Nā te Kaikōmihana Tamariki, nā Andrew Becroft tana pūrongo hōu i whakapuaki, kī ana i ngā kupu ake a ngā tamariki mō te āhua o te noho ki raro i ngā here a ngā whare tauwhiro a te kāwanatanga.
Ko te pūrongo, A Hard Place to be Happy, e kōrero ana i ngā taumahatanga ki ngā tamariki, e 9 ki te 17 tau te pakeke, mai i ngā wheako nō rātau i raro i ngā manaakitanga a te kāwanatanga.
"I found this report extremely difficult to read, and I think most New Zealanders would too,” tā Becroft.
I hāngai te pūrongo ki te āhua i manaakitia ai, i tauwhirotia ai ngā tamariki, te āhua o ngā wāhi i noho atu ai rātou, ngā mahi i mahia e rātou, ā rātou toronga ā whānau, te āhua o te tiaki i o rātou hauora, te āhua o ngā kaimahi, te āhua i tautokona, i whakapūmautia ai rānei ngā tikanga Māori me te āhua i tautokona rātou kia whakawhanaunga atu ki ō rātou whānau, hapū, iwi.
He kaiwhakarato i a Whānau Ora a Merepeka Raukawa-Tait e mea ana, “This report again, thank goodness we've got it, but it really only confirms what we already know.
"So there are a lot of questions, but of course, if the children are Māori, then what we’re saying is no longer should Māori children be placed into state care. It is not safe, and we invariably know where our children will end up.”
I hāngai anō te aro a Bercroft ki ngā wheako a ngā rangatahi me ngā pānga mau roa ki i a ratou.
“Bearing in mind, they’ve done nothing wrong, they haven’t broken the law, they’re there because their trauma, the violence that they have experienced, their abuse and neglect is so severe, they need to be securely looked after.”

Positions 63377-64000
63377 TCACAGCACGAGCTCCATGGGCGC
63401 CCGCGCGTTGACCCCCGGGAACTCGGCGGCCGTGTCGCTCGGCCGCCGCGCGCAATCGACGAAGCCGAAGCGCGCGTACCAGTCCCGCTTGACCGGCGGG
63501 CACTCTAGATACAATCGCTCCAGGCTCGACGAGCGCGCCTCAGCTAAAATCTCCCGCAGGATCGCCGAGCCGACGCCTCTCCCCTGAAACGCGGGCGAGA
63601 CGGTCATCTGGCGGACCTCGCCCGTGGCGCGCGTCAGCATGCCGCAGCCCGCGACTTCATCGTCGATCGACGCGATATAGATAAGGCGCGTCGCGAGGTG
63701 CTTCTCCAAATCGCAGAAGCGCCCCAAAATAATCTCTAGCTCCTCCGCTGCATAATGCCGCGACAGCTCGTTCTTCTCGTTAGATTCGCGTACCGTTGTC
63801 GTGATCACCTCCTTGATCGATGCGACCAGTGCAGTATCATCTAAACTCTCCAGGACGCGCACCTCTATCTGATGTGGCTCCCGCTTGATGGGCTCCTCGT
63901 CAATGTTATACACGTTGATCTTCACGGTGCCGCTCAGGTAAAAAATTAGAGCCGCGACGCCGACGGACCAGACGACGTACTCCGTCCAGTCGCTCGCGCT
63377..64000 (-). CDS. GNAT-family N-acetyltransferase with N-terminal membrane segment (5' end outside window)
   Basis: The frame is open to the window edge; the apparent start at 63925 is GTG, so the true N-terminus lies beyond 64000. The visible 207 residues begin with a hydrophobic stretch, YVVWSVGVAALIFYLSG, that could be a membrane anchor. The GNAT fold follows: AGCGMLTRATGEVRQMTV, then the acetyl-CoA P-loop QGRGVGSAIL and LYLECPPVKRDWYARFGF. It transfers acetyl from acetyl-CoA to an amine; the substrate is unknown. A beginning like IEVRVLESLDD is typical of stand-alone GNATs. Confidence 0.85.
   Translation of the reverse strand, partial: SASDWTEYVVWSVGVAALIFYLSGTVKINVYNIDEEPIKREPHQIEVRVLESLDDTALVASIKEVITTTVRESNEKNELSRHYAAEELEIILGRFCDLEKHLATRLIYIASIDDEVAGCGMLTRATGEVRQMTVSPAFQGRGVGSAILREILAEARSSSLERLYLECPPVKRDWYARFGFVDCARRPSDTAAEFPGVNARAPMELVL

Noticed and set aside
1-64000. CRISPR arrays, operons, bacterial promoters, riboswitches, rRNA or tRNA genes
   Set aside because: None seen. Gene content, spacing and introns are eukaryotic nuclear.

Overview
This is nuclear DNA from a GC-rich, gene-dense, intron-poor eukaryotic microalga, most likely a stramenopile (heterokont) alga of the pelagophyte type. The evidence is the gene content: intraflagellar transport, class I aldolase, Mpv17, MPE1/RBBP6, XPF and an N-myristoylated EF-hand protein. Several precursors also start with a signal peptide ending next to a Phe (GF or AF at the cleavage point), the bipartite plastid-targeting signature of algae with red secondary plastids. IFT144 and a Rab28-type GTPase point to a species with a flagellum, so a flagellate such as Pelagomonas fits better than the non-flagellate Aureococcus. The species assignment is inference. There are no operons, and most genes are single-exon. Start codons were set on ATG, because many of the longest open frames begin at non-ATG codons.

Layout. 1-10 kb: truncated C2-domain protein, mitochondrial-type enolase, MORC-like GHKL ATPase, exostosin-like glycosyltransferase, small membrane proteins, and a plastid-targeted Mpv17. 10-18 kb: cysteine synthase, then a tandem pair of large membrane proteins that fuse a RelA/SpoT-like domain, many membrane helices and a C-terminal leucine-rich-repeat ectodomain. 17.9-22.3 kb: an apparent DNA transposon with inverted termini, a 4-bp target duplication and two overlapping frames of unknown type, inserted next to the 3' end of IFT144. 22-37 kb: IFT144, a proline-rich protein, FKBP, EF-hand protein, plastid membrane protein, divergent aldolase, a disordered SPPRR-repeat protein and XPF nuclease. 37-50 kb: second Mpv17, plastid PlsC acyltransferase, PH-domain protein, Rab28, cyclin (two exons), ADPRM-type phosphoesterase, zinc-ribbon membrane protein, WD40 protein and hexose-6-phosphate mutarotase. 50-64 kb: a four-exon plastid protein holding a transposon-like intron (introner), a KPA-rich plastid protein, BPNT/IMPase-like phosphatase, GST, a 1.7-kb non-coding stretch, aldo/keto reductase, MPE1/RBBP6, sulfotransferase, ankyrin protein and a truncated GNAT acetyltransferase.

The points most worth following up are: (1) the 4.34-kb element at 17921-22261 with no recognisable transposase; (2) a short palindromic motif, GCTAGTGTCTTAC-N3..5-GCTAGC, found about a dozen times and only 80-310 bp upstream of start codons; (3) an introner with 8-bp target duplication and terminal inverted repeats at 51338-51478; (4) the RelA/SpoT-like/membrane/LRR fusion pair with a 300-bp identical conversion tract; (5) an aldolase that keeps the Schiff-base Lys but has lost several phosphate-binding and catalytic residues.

Kua tīmata kē a Oranga Tamariki ki te whakakore haere i ngā "whare here ō mua", ā kei te whakatūria ētahi atu whare noho ā rōpu āhua iti nei i roto i ngā hapori.
“We've gone out of the big old institutional residences, we have a small hub, where we stabilize young people for two to three weeks and then move them into community homes. Ideally, we would have over time, all of our residences would be smaller, would be homelike, more geographically dispersed too,” te kī a Trish Langridge, Tāhuhu Rangapū Tuarua o ngā Ratonga Tauwhiro a Oranga Tamariki.
E whakapono ana a Raukawa-Tait, kaare tonu he painga o te noho a ngā tamariki Māori ki raro i ngā tauwhirotanga a te kāwanatanga.
“Our children can’t wait for someone to design a system. If you only talk to the families who know what’s at risk, know what’s at stake, and say to them how can we work together... There’s a child, who’s vulnerable who is at risk. We need your help to make sure we can find a safe place for this one.”